Winter Cross-Training

Winter training can be tough. Every day I open my Instagram feed to a stream of people sweating it out on trainers in their ‘pain cave’, or scroll through Strava uploads, wondering just how superhuman you have to be to spin through 3 hours of Zwift (for the record, I don’t have Zwift but I reckon three hours on a trainer is beyond me under any conditions). Others seem to give up bikes entirely, option for running, hiking, skiing, and other winter sports. Some just keep riding, -7C be damned!

Honestly, I shouldn’t complain. After weeks of seriously freezing temps, even I braved the elements and went for a spin at -4C. And it wasn’t so bad.

Still, there are better ways to enjoy the Alps in winter that don’t involve hours hunched over the home trainer, sweat dripping, eyes blurring, hatred for the bike growing with ever minute. Sure, nothing beats the interval training you get from riding indoors but why not complement it with fat biking in the snow, CX and MTB in the mud, or Nordic skiing if you’re close to the slopes. Or even hitting the track if you’re near a velodrome.


Plateau des Glières – another great summer climb, transformed in winter

For the record, next year I reckon a gravel bike or cyclocross setup is going to seriously help me enjoy the slushy days and frosty temps, while also giving my bike handing skills a boost. But for this year, I tried my hand at e-fat biking (never again) and skate skiing (a serious work in progress).

E-fat biking sounds like fun. Motors make slogging up the slopes a breeze, and then you’ll be churning through the powder having a blast. Right? Unless you’re me. We’d picked a fairly easy hill to climb with a stunning view over the Alps from the summit, followed by taking the chairlift up to the top of another slope for a descent… My limited (virtually non-existent) mountain biking skills were apparent before we’d even left the carpark but still it was fairly easy heading up the road … and while riding on the snow was a bit of an odd sensation at first, the joy of spinning at 100+RPM while winding up the hill was fun. Even I’ll admit that. And then things quickly fell apart. The slope ramped up and the snow got soft. On the edges there wasn’t much snow at all, and in other areas it was so soft, the bikes got bogged, and it was virtually impossible to restart.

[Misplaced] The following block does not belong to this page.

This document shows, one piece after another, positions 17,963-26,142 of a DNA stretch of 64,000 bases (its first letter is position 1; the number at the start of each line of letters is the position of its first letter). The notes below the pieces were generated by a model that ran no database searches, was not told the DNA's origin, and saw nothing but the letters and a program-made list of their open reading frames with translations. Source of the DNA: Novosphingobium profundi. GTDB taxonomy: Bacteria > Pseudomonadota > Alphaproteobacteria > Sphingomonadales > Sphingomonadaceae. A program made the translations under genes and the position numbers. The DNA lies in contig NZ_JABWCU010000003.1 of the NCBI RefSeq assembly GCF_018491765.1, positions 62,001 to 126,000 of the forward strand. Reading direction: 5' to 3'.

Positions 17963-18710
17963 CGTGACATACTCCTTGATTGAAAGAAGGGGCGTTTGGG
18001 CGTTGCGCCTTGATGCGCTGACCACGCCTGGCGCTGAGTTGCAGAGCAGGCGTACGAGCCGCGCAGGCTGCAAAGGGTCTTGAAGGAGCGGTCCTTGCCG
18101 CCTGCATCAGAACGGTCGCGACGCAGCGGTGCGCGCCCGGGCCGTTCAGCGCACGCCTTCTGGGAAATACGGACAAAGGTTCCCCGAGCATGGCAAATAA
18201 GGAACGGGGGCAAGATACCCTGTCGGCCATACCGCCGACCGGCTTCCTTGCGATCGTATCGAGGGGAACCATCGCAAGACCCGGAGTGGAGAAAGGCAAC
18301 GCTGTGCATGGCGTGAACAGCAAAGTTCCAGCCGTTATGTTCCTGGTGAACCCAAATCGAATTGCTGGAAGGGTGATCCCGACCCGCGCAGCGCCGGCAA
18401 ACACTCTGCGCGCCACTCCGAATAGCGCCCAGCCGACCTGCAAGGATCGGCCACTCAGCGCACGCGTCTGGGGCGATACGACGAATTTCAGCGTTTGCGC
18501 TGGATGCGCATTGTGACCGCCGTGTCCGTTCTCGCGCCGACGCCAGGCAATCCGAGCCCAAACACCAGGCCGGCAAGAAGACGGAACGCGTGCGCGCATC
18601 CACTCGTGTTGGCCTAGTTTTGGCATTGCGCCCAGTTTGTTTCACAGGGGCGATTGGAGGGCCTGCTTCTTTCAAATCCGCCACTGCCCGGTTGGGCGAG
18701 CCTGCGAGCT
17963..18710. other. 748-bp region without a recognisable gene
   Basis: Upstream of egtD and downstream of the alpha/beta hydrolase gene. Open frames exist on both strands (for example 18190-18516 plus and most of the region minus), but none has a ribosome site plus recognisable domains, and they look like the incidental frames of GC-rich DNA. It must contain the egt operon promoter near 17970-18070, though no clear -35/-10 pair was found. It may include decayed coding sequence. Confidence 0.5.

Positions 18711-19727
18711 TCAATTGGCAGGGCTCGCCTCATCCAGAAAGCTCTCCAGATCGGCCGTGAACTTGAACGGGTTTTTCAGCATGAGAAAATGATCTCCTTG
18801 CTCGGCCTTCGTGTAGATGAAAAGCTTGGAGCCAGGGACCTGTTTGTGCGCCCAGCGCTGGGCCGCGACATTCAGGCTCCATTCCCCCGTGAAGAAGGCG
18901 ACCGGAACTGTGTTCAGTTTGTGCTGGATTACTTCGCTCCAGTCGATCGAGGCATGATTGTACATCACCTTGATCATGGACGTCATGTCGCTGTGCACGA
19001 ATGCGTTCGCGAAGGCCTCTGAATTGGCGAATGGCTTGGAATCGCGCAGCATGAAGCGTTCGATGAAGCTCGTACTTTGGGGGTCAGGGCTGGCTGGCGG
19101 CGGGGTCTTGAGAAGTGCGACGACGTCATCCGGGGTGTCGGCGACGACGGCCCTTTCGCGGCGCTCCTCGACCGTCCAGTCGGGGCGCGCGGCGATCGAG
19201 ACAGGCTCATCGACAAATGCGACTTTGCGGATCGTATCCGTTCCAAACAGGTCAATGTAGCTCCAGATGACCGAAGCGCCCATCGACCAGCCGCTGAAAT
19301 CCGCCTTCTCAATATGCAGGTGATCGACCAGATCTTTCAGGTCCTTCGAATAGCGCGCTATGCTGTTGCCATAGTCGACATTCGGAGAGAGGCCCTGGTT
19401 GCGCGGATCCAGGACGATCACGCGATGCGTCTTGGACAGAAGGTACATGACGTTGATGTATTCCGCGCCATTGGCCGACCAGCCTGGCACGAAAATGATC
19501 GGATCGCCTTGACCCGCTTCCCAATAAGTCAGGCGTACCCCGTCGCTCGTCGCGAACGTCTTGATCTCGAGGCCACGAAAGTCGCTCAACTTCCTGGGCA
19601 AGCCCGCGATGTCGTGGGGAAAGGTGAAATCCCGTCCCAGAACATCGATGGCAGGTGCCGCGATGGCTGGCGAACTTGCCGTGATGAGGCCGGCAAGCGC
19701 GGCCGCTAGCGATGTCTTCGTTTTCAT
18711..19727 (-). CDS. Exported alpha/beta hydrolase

My companion yelled at me, encouraging me to keep going as I feebly pushed the enormous bike up the hill, cursing the entire day.

Every time I found a flatter section, I turned the pedals and tried to get another start. Sometimes I’d get a few meters, other times I’d just spin into the drift and get stuck again. The pedals were set much wider apart than I was used to on a road bike and I kept banging my inner knee when spinning them around, trying to restart. Large bruises were starting to form and I was feeling pretty defeated. We pushed on for a while but it became clear that it was a hopeless cause. Between the snow conditions and my incompetence, we decided to turn around.